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Labour + Industry

'There Are No Jobs on a Dead Planet'

But global labour leader Sharan Burrow says there are millions of new jobs on a healthy one. A Tyee interview.

Geoff Dembicki 26 Feb

Geoff Dembicki reports on energy and climate change for The Tyee. Find his previous stories here.

Funding for this article was partially provided by the Climate Justice Project of the Canadian Centre for Policy Alternatives, with support from the Fossil Fuel Development Mitigation Fund of Tides Canada Foundation.

Sharan Burrow cares deeply about the future of our planet. As general secretary of the International Trade Union Confederation, which represents over 176 million workers in 162 countries, she also cares deeply about employment. But she sees no reason that global efforts to stabilize climate change and make our civilization truly sustainable will put people out of work. In fact, Burrow said that green investments in just 12 countries could create 48 million new high-paying jobs.

Which helps explain why Burrow is "optimistic about the future." But her optimism comes with an important caveat: we can only save the planet and grow the economy if business and political leaders take action now. As a director with the Asset Owners Disclosure Project, Burrow said the same imperative applies to the world's 1,000 largest pension funds, which together manage over $75 trillion in assets, but invest less than five per cent of their wealth in the green economy.

Burrow is sure to address such issues Thursday evening when she speaks at a public forum in Vancouver on the role business, trade unions, cities and pension funds can and should play in addressing climate change; and during her Friday keynote speech at SHARE's annual B.C. Pension Forum. Until then, keep reading The Tyee's exclusive interview with Burrow to learn why one of the world's most influential labour leaders thinks economic growth and ecological protection go hand in hand. Her responses have been edited for clarity and length.

On why labour unions should care deeply about climate change:

"It's very simple for workers: there are no jobs on a dead planet. When you consider that we're already seeing the loss of jobs and livelihoods and people's land with the changing of climate and extreme weather events, we know that if we are indeed to stabilize the planet and see a sustainable future, there must be action. We'll see broad-spectrum impacts if we don't take steps now to decarbonize our economy."

On the enormous amount of jobs created by climate action:

"There are jobs in the green economy. There's no doubt about that. We did our own study in 2010. If you put two per cent of GDP into investments in the green economy over five years, then in just the 12 countries that we studied there are 48 million new jobs -- good jobs. We have to spend something like $60 trillion by 2030 and $90 trillion by 2060. If we promote sustainable [industries] or employ more people in the context of cleaner energy, then there are millions and millions of jobs in that equation. We're optimistic about the future, provided the planning is done today."

On how to ensure this shift doesn't leave fossil fuel workers behind:

"With workers that are vulnerable [to climate action], we have to signify their contribution [to society]. If you're a worker in coal or fossil fuels, you have actually contributed to the wealth of our economy and that must be recognized and valued.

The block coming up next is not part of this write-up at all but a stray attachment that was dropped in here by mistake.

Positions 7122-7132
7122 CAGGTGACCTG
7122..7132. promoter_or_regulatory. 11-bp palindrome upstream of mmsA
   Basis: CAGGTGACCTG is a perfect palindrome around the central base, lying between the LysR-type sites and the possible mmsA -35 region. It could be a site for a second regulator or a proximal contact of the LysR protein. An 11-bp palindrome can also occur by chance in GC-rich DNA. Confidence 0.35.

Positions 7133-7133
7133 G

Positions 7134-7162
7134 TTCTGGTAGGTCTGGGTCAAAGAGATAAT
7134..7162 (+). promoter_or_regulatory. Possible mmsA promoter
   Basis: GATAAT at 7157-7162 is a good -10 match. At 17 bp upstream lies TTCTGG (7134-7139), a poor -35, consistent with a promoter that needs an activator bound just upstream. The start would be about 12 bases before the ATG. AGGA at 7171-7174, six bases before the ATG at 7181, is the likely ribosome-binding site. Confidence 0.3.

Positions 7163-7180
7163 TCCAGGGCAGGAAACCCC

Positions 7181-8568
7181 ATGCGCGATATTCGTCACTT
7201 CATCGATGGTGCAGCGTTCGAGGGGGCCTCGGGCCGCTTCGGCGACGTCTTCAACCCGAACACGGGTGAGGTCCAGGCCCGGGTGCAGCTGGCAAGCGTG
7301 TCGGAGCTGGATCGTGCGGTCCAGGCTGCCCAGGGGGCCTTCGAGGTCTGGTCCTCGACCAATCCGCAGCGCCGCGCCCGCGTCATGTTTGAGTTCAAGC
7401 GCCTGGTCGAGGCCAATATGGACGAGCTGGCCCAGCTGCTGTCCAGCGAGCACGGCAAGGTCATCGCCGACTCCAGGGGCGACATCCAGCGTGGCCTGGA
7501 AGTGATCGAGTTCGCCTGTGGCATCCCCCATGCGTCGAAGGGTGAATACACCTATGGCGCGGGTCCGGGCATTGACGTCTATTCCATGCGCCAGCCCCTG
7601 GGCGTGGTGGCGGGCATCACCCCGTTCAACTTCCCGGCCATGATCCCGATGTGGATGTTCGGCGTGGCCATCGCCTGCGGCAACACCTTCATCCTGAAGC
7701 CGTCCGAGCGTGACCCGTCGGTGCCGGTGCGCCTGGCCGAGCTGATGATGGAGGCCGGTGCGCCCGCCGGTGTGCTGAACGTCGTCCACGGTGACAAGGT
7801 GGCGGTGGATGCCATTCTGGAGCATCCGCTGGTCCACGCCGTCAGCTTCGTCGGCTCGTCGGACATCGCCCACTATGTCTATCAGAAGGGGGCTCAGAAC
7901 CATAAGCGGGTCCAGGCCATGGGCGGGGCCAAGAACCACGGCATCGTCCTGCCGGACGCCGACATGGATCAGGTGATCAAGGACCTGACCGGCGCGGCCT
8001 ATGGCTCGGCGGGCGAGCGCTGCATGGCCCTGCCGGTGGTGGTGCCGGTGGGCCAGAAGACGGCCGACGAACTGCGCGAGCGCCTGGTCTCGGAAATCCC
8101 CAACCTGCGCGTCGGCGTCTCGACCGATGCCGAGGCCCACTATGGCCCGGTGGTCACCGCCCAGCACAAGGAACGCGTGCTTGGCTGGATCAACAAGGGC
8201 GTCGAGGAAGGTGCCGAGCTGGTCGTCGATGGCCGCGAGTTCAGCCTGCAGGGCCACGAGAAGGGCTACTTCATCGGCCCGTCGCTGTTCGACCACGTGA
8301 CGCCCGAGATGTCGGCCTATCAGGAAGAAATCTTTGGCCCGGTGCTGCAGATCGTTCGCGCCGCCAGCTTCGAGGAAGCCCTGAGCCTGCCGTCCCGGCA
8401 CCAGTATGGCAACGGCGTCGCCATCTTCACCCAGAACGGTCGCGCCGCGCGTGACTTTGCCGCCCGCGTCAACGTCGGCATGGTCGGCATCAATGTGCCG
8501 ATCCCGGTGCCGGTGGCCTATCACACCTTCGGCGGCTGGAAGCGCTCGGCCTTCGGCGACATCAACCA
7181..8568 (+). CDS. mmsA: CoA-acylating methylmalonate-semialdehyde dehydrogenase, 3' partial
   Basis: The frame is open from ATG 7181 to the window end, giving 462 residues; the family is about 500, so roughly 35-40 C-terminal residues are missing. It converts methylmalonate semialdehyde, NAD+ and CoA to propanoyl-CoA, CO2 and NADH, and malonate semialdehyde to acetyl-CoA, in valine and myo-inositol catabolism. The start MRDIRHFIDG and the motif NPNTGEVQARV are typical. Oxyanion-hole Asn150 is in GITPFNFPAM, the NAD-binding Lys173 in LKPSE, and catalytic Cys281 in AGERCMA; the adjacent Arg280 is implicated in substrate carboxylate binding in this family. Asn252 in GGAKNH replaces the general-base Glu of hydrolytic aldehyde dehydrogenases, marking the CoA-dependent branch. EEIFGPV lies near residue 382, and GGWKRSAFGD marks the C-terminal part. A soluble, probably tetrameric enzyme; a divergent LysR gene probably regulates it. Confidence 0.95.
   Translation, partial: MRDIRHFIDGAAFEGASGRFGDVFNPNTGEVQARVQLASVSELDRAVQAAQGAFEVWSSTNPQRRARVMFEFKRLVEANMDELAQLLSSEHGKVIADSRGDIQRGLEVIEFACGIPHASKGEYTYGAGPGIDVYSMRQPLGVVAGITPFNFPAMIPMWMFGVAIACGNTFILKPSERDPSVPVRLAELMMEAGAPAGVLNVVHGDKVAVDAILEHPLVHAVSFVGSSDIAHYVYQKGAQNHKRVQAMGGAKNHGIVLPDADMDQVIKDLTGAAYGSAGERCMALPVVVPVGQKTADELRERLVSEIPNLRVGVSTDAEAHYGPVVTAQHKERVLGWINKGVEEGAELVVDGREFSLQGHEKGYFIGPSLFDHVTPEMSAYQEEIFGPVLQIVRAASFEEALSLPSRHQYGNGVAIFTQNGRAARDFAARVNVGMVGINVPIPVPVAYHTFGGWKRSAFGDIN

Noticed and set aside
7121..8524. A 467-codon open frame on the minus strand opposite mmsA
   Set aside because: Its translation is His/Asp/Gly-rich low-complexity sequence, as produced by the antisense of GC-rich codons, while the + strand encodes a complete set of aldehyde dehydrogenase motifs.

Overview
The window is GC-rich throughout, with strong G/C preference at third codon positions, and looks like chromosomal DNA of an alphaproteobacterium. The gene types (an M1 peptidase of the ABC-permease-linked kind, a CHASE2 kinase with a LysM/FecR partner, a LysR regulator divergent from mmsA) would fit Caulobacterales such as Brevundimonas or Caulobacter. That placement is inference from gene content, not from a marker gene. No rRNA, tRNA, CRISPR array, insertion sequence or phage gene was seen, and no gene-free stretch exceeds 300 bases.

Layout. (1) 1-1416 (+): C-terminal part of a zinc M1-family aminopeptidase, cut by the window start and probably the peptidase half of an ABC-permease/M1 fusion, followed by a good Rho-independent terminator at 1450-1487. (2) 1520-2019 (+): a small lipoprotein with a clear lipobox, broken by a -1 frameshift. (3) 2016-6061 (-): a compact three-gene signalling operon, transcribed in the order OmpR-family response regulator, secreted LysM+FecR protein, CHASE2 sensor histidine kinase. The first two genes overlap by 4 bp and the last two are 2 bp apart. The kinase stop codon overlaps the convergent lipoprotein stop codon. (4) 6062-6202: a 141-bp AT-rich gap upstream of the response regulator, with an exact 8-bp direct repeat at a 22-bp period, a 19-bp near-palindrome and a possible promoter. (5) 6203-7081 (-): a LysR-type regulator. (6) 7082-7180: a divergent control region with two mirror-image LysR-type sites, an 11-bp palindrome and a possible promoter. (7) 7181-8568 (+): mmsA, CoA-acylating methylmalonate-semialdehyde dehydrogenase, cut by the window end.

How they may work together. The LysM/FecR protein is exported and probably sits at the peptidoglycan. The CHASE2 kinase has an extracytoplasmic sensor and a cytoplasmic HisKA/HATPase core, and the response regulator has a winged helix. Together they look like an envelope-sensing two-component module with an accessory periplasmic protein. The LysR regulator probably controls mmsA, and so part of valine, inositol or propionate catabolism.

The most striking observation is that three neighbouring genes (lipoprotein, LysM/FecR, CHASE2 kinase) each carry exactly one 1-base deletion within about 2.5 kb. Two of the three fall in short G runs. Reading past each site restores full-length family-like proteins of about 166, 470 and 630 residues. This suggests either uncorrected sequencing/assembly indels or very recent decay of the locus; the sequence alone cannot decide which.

"We have to make sure that the transition to a low carbon future is 'just.' We need supports for workers. We have to look after them in terms of new skills they might need for new technologies, and we have to have supports where communities need to be reinvented. We've negotiated at U.N. conferences for many years prior to Copenhagen -- so at least a decade now -- on the concept of 'just transition' measures. Those will be in the [climate] agreement we hope to see in Paris this year."

On why workers deserve to know how their pensions are invested:

"Workers have trillions of dollars invested in the global economy. They have a right to know where it's invested. They have a right to know it's going to make a return that will guarantee a dignified retirement income, and they have a right to know it will contribute to a secure employment base of the future with jobs that are sustainable.

"The Asset Owners Disclosure Project is very simple. It asks pension funds to disclose where they invest workers' money. It is shifting, but the opposition to disclosure has been extraordinary. In the last three years, you've seen some areas of green economy investment grow exponentially, but overall that investment is still less than five per cent [of overall pension fund portfolios]. At that level, you're not going to see the [investment] confidence that will drive the rest of the market."

On why investors urgently need a more long-term sustainable vision:

"We've seen an era where speculative capital nearly brought the global economy to its knees. And of course the global financial crisis of 2008-09 is still with us in terms of incredibly high unemployment and inequality. In that context, we want to make sure investments are working for working people, and that they're not contributing to the speculative environment that is not helpful for workers or their jobs.

"If we don't see investment shift into the economy of the future, then we're not securing jobs for workers, and we're not securing a sustainable base for the planet."  [Tyee]

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